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2009 NBA Summer League round-up: Cleveland Cavaliers
July 11th, 2009

Christian Eyenga: Everything I know about Christian Eyenga can be found here. Nothing has happened since then to really advance my knowledge. But I’ll add this unoriginal thought:

This is a Cavaliers team that is trying to win now. If you trade for Shaquille O’Neal, you’re trying to win now. They’re the rules. So why then would you take the biggest prospect in the draft with your sole first-round pick? I’m not saying that any of them are brilliant players or substantial difference-makers, but players like Sam Young, Dejuan Blair, Jermaine Taylor….these are potentially useful pieces immediately, and as things stand, the Cavaliers bench is pretty bare. Would it not have been worth taking one of their ilk instead? What is the percentage possibility of Eyenga becoming a better NBA player than these others? I don’t know. But it’d have to be quite a way above 50% to make this make sense.

 

Jamont Gordon: Jamont Gordon fills up the stat sheet in all categories, but he has his flaws. He’s an inefficient scorer at times, he turns it over too much at others, his own hairline hates him, and he’s short for his scoring skillset. But one of the biggest flaws has always been his jump shot. And, based on last year’s play, it still is. Gordon averaged 11.3 points, 4.7 rebounds and 2.4 steals in 24 minutes per game for Upim Bologna last season, but shot only a below-par 32% from three-point range. He drew a lot of foul shots as per usual, but also missed a lot as per usual, shooting 68% from the stripe. Gordon’s an unconventional kind of smallish guard, and he’s quite a good one, bullish and athletic with some moves in his bag. He’s just going to have to improve his decision making and/or shooting before he cracks the big league..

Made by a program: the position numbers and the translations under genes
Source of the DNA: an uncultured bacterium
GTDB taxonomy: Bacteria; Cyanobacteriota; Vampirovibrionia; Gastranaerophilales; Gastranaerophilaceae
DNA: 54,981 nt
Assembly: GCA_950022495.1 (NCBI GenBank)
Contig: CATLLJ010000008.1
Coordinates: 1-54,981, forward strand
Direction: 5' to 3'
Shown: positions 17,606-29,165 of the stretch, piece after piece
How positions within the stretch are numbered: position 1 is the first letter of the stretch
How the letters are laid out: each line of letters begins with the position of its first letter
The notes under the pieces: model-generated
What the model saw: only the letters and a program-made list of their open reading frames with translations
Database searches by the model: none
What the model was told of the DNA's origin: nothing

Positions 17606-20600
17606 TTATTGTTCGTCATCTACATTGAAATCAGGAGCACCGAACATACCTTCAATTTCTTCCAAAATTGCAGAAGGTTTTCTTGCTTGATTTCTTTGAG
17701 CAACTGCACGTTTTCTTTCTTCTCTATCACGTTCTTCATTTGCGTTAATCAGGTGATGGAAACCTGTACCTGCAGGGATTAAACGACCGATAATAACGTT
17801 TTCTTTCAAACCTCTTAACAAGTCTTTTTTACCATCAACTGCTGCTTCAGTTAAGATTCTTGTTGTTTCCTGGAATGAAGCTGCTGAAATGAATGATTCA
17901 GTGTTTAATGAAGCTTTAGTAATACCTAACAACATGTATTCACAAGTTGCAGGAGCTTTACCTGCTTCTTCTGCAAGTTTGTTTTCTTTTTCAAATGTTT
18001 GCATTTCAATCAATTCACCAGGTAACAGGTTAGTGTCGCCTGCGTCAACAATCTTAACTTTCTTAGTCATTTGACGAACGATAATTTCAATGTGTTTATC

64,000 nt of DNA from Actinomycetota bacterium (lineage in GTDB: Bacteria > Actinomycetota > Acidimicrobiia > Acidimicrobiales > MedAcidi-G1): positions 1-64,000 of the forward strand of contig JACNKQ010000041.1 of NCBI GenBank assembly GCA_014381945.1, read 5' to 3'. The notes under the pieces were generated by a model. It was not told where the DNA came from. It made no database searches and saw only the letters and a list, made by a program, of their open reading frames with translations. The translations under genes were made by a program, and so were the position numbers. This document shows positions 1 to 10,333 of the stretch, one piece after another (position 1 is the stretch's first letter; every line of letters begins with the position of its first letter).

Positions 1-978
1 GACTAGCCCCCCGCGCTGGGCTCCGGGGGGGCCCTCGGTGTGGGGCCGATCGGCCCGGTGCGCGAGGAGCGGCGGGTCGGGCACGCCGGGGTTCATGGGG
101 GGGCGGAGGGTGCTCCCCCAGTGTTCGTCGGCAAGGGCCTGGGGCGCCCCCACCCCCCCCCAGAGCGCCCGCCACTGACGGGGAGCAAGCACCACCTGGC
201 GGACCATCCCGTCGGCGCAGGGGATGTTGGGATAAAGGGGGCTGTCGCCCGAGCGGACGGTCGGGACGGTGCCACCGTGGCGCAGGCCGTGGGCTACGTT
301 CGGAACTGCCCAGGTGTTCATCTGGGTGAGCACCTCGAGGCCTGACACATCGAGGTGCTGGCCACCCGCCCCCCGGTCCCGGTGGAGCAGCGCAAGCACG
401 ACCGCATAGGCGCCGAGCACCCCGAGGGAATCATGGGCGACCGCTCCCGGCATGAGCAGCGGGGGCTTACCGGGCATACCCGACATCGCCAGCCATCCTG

Danny Green: I like to think of Danny Green as being a bit like a quicker, less-refined Shane Battier. I like to think I know things. I don’t.

 

David Harrison: Harrison’s rookie contract expired last summer, and after a brief training camp tryout with the Timberwolves, he left the NBA altogether. He went off to China, where he did the usual Chinese thing and put up a crapload of stats all across the board. Harrison totalled 21.0 points, 11.2 rebounds, 1.2 assists, 1.3 steals, 2.3 blocks and 4.2 fouls a game, shooting better from the field (62.1%) than the foul line (56.9%). Them’s is good looking numbers, for sure, but good-looking numbers are easy enough to achieve in China when you’re over 6’8 tall and even slightly mobile. May I remind you once again that Olumide Oyedeji averaged almost 20/20 in China last season. Even Priest Lauderdale put up big numbers, bigger than Harrison’s, to the tune of 21/13/4. And he’s not even mobile. (By the way, add Priest Lauderdale to the list of American players who have obtained Bulgarian passports. But at least Priest had the decency to play there for four years.)

Harrison turns 27 next month and has never hugely developed. He will have to show out big here to have a chance. But more importantly, here’s a Priest Lauderdale fact: Priest Lauderdale was once banned from playing in the Philippines Basketball Association because the league ruled he was too big. The PBA at the time had a rule which stated that teams could field two imports with only a combined of 13 feet six inches, and the 7’4 Lauderdale had a 6’4 team mate (Jermaine Walker). That rule has since been dropped due to its inherent stupidity. Good times.